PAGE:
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The influence of drying, salting and smoking on the nutritive value of fish
Cutting, C.L. (1962). The influence of drying, salting and smoking on the nutritive value of fish, in: Heen, E. et al. Fish in nutrition. pp. 161-179
In: Heen, E.; Kreuzer, R. (1962). Fish in nutrition. Fishing News (Books): London. XXIII, 447 pp., more

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  • Cutting, C.L.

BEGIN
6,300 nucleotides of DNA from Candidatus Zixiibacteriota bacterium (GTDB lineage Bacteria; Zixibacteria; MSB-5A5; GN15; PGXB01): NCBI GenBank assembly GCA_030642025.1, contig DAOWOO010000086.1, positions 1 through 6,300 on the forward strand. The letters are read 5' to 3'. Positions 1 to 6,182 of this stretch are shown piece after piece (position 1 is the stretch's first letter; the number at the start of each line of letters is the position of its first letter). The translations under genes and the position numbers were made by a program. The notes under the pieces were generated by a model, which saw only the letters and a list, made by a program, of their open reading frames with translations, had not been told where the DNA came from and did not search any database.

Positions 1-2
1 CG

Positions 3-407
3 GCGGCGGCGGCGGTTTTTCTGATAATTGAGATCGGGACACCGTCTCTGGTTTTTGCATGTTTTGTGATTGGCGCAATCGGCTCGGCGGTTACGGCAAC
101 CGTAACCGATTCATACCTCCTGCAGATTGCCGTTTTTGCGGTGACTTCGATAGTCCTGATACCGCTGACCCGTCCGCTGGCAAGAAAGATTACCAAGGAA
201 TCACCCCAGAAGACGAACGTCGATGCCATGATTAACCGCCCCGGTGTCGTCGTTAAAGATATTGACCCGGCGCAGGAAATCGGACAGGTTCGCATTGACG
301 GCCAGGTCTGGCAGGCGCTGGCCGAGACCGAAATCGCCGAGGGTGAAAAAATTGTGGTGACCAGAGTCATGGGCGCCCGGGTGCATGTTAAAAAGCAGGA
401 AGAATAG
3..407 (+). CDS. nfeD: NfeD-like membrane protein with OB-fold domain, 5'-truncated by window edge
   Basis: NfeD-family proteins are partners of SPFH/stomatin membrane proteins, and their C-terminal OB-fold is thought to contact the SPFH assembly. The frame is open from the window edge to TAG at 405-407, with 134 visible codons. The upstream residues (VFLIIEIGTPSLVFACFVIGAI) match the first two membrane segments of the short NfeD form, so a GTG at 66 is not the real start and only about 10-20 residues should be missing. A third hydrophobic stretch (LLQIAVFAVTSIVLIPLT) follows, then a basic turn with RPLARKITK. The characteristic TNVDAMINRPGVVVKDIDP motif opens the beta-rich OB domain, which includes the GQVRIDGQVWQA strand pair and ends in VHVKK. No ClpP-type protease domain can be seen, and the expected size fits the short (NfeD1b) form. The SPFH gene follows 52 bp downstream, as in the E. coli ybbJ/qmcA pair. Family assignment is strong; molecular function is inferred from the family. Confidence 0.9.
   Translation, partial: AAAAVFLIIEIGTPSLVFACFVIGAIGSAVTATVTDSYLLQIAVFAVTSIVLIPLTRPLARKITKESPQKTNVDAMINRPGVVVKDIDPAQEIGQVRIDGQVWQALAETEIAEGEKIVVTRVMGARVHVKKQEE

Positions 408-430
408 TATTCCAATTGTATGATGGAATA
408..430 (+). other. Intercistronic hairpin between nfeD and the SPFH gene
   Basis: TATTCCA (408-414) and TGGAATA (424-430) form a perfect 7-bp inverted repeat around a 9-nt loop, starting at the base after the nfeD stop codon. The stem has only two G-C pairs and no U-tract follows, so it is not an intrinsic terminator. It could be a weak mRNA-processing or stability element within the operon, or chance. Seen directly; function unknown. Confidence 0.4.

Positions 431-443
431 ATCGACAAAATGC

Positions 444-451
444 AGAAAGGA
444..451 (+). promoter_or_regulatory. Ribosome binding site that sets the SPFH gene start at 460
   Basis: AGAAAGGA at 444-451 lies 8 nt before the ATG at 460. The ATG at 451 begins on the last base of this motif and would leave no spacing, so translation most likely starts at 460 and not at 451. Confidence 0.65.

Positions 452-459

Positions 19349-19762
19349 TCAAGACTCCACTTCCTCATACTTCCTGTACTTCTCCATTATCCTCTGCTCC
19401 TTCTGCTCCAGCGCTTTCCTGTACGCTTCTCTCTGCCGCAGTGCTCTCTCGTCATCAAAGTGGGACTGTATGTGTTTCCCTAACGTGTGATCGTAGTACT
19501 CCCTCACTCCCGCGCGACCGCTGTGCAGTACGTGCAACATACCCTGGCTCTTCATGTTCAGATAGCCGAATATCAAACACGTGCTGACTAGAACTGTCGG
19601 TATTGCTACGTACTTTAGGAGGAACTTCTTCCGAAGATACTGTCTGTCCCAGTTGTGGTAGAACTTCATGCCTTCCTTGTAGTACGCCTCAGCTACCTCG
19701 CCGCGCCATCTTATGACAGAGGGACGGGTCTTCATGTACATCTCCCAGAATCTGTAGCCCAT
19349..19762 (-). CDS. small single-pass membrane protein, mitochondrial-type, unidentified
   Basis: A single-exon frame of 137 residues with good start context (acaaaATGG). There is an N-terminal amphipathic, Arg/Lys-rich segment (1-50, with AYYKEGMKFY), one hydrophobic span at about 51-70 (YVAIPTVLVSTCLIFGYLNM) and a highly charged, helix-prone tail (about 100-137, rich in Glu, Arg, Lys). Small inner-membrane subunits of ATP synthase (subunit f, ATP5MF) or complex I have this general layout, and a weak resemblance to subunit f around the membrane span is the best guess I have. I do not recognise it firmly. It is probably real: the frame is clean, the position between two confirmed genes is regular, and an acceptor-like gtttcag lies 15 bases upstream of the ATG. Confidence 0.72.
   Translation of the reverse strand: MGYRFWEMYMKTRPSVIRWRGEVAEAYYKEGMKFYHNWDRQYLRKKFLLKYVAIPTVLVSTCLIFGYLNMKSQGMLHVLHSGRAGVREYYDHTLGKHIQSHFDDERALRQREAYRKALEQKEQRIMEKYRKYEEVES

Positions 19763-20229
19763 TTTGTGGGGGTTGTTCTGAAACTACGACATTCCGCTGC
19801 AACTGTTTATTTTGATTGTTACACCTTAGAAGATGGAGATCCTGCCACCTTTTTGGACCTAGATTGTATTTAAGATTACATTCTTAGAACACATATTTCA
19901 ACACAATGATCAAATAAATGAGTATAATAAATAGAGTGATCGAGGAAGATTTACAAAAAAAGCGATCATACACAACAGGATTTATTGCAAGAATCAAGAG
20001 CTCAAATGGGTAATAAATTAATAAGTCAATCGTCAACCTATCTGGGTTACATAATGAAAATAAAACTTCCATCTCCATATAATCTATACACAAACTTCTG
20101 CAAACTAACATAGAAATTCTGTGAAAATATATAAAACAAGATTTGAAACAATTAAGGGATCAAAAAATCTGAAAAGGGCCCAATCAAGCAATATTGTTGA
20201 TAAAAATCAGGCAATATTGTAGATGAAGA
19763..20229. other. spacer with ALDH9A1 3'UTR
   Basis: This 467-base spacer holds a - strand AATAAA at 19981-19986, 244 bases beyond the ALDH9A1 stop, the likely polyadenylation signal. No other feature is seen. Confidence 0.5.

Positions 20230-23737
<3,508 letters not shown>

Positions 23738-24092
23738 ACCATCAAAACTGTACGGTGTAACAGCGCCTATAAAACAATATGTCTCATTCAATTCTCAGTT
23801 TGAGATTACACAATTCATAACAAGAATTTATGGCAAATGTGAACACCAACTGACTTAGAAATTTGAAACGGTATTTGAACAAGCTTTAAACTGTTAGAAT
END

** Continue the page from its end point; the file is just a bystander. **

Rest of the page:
Hard curing by drying, salting and/or smoking permits lengthy preservation of otherwise unusable fish, and widens its acceptability by conferring traditional flavours that are relished as condiment by many people. As transport improves with industrialization, preferences change to milder cured products, that do not keep long and therefore require careful handling; but hard cures willlong continue important. Curing affects nutritive value through losses due to: (1) trimming; (2) technological changes (mostly loss of water); (3) accidents usually combined with (2) in industrial loss; (4) escape of, and (5) damage to, various nutrients; and (6) damage on storage. The few data available suggest that processing loss (4 and 5) usually has relatively little effect on overall nutritive value including protein composition and digestibility. As fish is primarily a source of protein, loss of vitamins is less important than change in gross protein content due to the other factors. Nutritional quantity being in this instance more important than quality, technological assessment of these factors in close association with industry is needed rather than further nutritional data. Many traditional products are habitually dark, oxidised, rancid, sandy, spoiled and insect-infested. Similarly mild cured products often deteriorate before consumption. If the quantitative nutritional significance of fish is to be raised appreciably, greater attention must be paid to (i) formulating and operating improved standards of quality of cured products related to people's likes and needs. Furtherrnore, priority should be given to (ii) intensifying technological study of curing processes with the object of maximising productive efficiency and to (iii) increasing nutritional effectiveness of raw materials by developing cured products that are directly edible by human beings as opposed to products for animal feeding. Although new processes, such as freeze-drying, are nutritionally satisfactory, the product, whilst a great improvement on wind-dried fish, is not as good as fresh or properly frozen fish. On the other hand, it can only compete with hard cured fish in developing countries, if the cost of the process is low enough and if people can be got to accept an entirely new product with less flavour .

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